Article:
Great books on sport

Are you well-read in sports books? A bit of a New Year dust-up (cleaning, not fighting) allowed me to take a closer look at the many books on sport I’ve stacked up.

The bookcase is something which you want people to see and think: “He’s a learned chap, man of the world etc etc.” But mine probably says: “He reads nothing but books on sport!” This is pretty much correct.

I’ve collected books on sport throughout my career and have also received many as presents. Strictly autobiographies though – I’m no fan of a biography. They have to be from the horse’s mouth as it were.

After looking over the books, some not touched for a few years, I wanted to share those I found most insightful and enjoyable. It’s a subjective list but these are a few favourites.

Coming Back to Me – Marcus Trescothick

It was a major story when Trescothick, a former England cricketer, revealed his battle with anxiety and depression in 2006. This book was released three years later and is extremely candid, providing a compelling insight into those personal problems. A true reminder that whatever fame and talent comes your way, people are still just people.

Twin Ambitions – Mo Farah

Back in the days when we didn’t have to call him Sir Mo, Britain’s greatest ever runner released Twin Ambitions.

Mo Farah

Photo credit: vanboosh Mo Farah via photopin (license)

One highlight is the remarkable partnership between Farah and his school PE teacher Alan Watkinson. This was a friendship so enduring that Watkinson was to become Farah’s best man at his wedding. Since its release in 2013, Farah completed the ‘double-double’ at the Rio Olympics in 2016 so expect an updated version when he calls time on his career.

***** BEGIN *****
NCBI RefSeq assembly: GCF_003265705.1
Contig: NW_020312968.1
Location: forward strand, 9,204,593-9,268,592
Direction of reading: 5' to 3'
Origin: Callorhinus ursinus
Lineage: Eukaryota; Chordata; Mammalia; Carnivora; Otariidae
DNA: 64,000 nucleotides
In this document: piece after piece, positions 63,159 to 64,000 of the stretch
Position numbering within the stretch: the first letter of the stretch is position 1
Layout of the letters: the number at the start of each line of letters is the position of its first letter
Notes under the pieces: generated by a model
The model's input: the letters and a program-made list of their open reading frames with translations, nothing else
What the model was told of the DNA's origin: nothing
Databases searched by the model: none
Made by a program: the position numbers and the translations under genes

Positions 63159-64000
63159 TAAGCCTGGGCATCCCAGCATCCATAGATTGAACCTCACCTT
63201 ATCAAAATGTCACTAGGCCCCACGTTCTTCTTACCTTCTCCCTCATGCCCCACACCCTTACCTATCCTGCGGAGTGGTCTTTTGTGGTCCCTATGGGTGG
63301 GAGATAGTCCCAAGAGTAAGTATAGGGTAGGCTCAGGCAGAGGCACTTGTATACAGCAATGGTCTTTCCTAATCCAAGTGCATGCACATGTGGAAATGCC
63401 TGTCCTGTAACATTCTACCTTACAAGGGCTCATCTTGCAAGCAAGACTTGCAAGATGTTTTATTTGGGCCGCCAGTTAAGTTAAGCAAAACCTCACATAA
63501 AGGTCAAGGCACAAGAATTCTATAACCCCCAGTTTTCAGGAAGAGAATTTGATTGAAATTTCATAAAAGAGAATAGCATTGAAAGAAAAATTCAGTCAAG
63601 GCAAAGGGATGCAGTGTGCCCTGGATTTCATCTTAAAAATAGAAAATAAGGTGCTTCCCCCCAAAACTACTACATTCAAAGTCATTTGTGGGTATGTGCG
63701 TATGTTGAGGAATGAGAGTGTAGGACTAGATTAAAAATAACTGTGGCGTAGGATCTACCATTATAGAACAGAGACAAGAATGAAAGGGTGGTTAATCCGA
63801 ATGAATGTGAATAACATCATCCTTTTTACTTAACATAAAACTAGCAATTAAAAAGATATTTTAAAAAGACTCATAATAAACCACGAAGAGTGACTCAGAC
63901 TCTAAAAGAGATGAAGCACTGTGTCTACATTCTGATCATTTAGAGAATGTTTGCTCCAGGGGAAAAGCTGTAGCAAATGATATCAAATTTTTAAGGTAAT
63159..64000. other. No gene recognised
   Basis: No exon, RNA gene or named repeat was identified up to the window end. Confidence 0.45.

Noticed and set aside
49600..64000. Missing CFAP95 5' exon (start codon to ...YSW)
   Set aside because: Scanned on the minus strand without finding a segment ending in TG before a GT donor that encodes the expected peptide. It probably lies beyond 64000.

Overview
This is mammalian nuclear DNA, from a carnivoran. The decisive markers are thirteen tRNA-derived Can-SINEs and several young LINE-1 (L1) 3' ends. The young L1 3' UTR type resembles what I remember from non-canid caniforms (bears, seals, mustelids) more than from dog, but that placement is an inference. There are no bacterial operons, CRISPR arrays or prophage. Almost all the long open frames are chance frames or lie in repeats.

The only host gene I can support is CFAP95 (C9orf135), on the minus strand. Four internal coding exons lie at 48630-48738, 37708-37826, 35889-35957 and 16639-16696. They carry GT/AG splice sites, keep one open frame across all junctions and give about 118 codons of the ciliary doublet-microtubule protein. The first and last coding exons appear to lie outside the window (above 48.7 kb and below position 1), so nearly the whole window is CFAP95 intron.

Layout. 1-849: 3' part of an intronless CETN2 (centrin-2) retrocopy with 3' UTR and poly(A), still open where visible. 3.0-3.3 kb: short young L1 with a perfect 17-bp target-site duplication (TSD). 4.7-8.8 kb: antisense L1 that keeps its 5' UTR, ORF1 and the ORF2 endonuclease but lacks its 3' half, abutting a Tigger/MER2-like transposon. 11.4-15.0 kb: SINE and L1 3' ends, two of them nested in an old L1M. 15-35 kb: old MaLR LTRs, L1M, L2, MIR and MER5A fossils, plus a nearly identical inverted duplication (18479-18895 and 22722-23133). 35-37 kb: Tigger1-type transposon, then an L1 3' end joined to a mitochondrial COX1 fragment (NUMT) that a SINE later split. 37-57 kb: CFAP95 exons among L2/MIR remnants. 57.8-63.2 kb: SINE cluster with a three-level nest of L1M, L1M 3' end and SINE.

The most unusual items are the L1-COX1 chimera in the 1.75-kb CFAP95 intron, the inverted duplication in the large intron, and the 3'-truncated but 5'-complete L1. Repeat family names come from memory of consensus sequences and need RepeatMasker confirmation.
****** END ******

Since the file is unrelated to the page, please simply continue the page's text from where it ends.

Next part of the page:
Open – Andre Agassi

Agassi comes across as a complex character. He won eight Grand Slam singles titles, including Wimbledon in 1992. But his career also saw a severe plummet down the rankings and he suffered bouts of depression. To quote from the book, Agassi’s tennis and life was “balanced precariously between self-destruction and perfectionism”.

And Still Ricky Villa – My Autobiography

Footballer Ricky Villa became a legend after signing for Tottenham Hotspur in the summer of 1978. His arrival in London with fellow Argentinian Ossie Ardiles was an early taste of foreign players with flair coming to UK shores. The title of his book was derived from famous John Motson commentary of Villa’s goal in the 1981 FA Cup final win against Manchester City. A clip of the moment can be seen here on the BBC. It’s a great tale about making the transition from riding to school on horseback in Argentina to becoming a fans’ favourite at Spurs.

Running My Life – Seb Coe

Lord Coe was all over the year 2012 when this book was released. They could’ve renamed the year “Two-thousand and Coe”. Not content with winning Olympic gold at 1500m in 1980 and 1984, Coe was the driving force behind the successful London 2012 Games. I recall getting immersed in his life story while crammed onto yet another commuter train service.

No Ordinary Joe – Joe Calzaghe

Boxing is seen as a sport full of hubris and showmanship. But what surprised me most about this read was just how shy a person Calzaghe was. To my mind, it seemed a strange move when he later appeared on TV show Strictly Come Dancing when he was a character who seemed desperate to avoid the limelight.

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